For more than two years, pork producers have been dealt a challenging hand, from trade retaliation to the COVID-19 pandemic. While the U.S. government continues work to help farmers weather this unprecedented crisis, there is an immediate step the White House can take to help American agriculture maintain its global leadership status for years to come: ensuring the U.S. Department of Agriculture (USDA) has regulatory oversight over gene-edited livestock, NPPC Director of Science and Technology Dr. Dan Kovich wrote this week in Farm Journal’s Pork. For more than two years, USDA and the U.S. Food and Drug Administration (FDA) have been in a regulatory tug of war over which agency has authority over genetic editing in livestock. Unfortunately, U.S. farmers are caught in the middle, allowing China, Brazil, Canada and other global competitors to move ahead in the race to utilize this new technology. Gene editing is used to make specific changes within an animal’s own genome and will allow us to produce animals that are more disease-resistant, require fewer antibiotics and have a better environmental footprint. For more information on the importance of ensuring USDA has regulatory oversight over gene-edited livestock, click here.

The fourth negotiating round of trade talks between the U.S. and the U.K. is scheduled for early September, the U.K. Department of International Trade said on Wednesday. According to the statement, both sides are expected to exchange market access offers for the first time during the talks, outlining the timetable for eliminating tariffs on most products. Last week, U.S. Trade Representative Robert Lighthizer and U.K. International Trade Secretary Liz Truss met in Washington, D.C., for their third round of trade talks. “In these meetings, both sides reviewed progress in the negotiations. The International Trade Secretary reasserted the UK’s priorities in an FTA [free trade agreement], and both sides reaffirmed their commitment to negotiating a comprehensive and ambitious agreement,” the U.K. Department of International Trade explained. In October 2018, the Trump administration first announced its intention to negotiate a trade agreement with the U.K. NPPC is supportive of negotiations, provided the agreement eliminates tariff and non-tariff trade barriers on pork, and that the U.K. acknowledges farming standards as equivalent. Ambassador Lighthizer continues to warn that the two nations are unlikely to reach a deal before the November elections.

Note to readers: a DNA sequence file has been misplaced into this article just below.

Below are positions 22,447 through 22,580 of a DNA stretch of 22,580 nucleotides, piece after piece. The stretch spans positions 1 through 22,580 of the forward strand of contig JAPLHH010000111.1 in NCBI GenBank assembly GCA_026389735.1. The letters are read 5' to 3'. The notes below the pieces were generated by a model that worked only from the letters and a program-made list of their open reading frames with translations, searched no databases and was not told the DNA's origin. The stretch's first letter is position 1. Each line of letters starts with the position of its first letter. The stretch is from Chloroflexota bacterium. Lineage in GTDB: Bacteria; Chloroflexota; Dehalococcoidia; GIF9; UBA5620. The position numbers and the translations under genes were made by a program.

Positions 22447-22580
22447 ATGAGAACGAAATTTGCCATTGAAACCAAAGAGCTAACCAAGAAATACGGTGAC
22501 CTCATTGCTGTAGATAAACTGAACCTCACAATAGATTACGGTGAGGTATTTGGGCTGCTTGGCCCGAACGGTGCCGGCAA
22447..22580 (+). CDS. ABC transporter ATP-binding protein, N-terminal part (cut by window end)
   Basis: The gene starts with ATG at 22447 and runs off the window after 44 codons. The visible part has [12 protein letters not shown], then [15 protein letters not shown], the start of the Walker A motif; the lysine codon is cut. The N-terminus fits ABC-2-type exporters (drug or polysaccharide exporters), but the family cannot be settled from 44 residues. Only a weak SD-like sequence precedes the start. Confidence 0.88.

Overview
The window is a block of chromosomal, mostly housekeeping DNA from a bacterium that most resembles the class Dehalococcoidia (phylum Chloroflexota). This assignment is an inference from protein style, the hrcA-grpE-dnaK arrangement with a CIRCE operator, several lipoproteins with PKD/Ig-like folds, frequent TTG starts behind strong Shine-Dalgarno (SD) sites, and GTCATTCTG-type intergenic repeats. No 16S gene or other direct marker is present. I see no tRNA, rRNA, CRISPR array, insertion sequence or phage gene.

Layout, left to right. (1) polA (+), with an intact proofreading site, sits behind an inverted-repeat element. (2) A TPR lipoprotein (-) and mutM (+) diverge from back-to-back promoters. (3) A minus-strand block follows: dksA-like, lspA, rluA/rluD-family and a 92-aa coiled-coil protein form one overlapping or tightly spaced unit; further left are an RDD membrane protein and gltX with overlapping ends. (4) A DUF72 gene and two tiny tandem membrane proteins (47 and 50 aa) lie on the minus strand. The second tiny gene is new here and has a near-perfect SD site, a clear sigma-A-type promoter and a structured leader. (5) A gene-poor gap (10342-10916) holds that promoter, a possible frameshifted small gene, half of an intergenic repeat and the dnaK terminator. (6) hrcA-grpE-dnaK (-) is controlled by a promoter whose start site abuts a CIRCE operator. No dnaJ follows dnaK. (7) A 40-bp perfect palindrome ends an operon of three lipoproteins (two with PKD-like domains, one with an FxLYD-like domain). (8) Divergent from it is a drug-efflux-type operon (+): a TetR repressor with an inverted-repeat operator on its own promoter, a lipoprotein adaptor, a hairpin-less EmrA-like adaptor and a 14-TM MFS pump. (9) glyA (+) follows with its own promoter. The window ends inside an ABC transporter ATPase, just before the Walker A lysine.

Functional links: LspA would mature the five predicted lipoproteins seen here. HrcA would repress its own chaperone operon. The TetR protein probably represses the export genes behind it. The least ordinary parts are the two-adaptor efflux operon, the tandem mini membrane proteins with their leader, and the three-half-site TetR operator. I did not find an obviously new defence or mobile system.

NPPC is pleased the U.S. Dietary Guidelines Advisory Committee’s recently released scientific report continues to highlight the important role that animal products play in ensuring sufficient protein and other nutrients in the American diet, it wrote in comments submitted Thursday to the U.S. Department of Agriculture (USDA) and the U.S. Department of Health and Human Services (HHS). The report will be used to inform officials as they develop the 2020-2025 Dietary Guidelines for Americans. “Pork products are one of the most widely consumed and enjoyed sources of protein in the U.S. diet, and the report highlights the fact that lean meats—such as most cuts and many preparations of pork—can make positive contributions to health,” NPPC wrote. As the 2020 dietary guidelines are being finalized, NPPC asked the agencies to consider three main issues: 1) “red and processed meats” are a diverse product group that should not be over-generalized; 2) recommendations concerning consumption of “red and processed meats” from the report be carefully translated; and 3) requested no action be taken on the report’s suggestion that USDA and HHS “support efforts to consider the Dietary Guidelines in relation to sustainability of the food system.” Read NPPC’s full comments here.